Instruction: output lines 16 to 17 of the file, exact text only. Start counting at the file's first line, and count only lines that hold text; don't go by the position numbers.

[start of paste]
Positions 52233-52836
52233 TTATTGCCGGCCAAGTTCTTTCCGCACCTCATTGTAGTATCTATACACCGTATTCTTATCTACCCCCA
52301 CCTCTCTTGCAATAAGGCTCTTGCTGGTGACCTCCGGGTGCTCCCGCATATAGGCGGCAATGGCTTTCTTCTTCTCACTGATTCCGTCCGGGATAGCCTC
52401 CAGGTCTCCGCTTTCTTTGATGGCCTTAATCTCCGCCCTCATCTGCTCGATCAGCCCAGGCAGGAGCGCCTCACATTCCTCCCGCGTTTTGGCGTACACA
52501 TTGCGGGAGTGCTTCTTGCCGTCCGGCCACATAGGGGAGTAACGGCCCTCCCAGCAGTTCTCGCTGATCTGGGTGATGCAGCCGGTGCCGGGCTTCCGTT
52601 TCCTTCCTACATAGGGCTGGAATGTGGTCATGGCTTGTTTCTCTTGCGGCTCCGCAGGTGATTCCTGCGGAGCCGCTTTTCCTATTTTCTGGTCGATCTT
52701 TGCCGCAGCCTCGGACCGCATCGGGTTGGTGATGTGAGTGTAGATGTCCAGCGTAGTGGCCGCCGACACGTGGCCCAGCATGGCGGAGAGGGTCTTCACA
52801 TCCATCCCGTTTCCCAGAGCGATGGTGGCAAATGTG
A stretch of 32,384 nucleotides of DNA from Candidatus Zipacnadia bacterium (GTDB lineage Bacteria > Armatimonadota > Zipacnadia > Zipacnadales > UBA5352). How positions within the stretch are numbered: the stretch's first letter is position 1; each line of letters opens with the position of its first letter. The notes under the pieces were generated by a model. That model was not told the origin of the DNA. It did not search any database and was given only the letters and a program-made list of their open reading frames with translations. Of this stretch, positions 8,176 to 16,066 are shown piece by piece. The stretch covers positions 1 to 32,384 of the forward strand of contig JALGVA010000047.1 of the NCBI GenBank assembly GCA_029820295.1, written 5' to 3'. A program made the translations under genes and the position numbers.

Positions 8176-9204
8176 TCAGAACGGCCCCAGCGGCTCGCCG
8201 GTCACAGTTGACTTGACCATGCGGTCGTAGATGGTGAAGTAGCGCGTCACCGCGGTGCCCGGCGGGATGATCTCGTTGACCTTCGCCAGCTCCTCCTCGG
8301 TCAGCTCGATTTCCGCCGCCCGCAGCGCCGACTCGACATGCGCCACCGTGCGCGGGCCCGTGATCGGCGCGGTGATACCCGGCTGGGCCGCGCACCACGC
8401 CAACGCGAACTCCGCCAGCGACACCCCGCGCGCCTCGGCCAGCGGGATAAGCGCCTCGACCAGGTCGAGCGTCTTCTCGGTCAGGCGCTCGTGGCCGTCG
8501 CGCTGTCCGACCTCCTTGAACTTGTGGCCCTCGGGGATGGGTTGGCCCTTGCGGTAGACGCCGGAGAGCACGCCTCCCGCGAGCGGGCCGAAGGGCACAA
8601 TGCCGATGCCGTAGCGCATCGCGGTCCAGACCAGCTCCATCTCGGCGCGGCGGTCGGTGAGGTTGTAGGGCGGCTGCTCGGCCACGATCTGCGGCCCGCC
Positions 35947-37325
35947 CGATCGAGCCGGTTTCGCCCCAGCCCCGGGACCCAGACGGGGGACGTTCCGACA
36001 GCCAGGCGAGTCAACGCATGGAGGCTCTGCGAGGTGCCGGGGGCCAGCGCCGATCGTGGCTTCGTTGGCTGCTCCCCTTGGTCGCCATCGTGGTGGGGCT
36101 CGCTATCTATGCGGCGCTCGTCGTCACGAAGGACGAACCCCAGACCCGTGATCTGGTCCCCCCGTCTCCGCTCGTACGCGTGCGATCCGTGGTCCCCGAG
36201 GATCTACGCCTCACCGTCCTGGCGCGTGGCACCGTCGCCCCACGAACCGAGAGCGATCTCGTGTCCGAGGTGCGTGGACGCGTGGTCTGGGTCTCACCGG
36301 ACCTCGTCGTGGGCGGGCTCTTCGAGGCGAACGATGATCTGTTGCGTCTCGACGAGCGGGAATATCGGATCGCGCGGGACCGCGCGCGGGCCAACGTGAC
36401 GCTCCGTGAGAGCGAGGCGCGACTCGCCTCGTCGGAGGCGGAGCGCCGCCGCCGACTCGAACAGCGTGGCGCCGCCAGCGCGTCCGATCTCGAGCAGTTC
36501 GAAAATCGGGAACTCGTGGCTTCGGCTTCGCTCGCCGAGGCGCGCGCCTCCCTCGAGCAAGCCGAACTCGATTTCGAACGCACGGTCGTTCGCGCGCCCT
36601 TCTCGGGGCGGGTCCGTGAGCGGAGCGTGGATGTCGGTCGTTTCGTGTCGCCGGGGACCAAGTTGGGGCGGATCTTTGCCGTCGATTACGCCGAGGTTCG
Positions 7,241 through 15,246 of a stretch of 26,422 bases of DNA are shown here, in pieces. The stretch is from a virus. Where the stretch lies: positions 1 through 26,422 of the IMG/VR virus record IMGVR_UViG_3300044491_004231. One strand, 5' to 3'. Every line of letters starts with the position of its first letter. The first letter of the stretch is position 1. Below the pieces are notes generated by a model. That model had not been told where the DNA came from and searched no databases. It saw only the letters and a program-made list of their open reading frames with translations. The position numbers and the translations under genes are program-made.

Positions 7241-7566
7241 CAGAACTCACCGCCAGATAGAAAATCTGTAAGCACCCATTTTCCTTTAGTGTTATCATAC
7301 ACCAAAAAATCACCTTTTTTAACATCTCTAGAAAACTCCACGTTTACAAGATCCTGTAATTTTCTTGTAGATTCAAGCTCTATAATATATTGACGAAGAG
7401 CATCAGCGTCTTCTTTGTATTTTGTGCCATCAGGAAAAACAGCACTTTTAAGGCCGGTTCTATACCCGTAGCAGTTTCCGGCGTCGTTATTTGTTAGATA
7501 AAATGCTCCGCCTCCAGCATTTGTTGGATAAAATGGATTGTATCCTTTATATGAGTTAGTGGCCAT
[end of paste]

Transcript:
8601 TGCCGATGCCGTAGCGCATCGCGGTCCAGACCAGCTCCATCTCGGCGCGGCGGTCGGTGAGGTTGTAGGGCGGCTGCTCGGCCACGATCTGCGGCCCGCC
Positions 35947-37325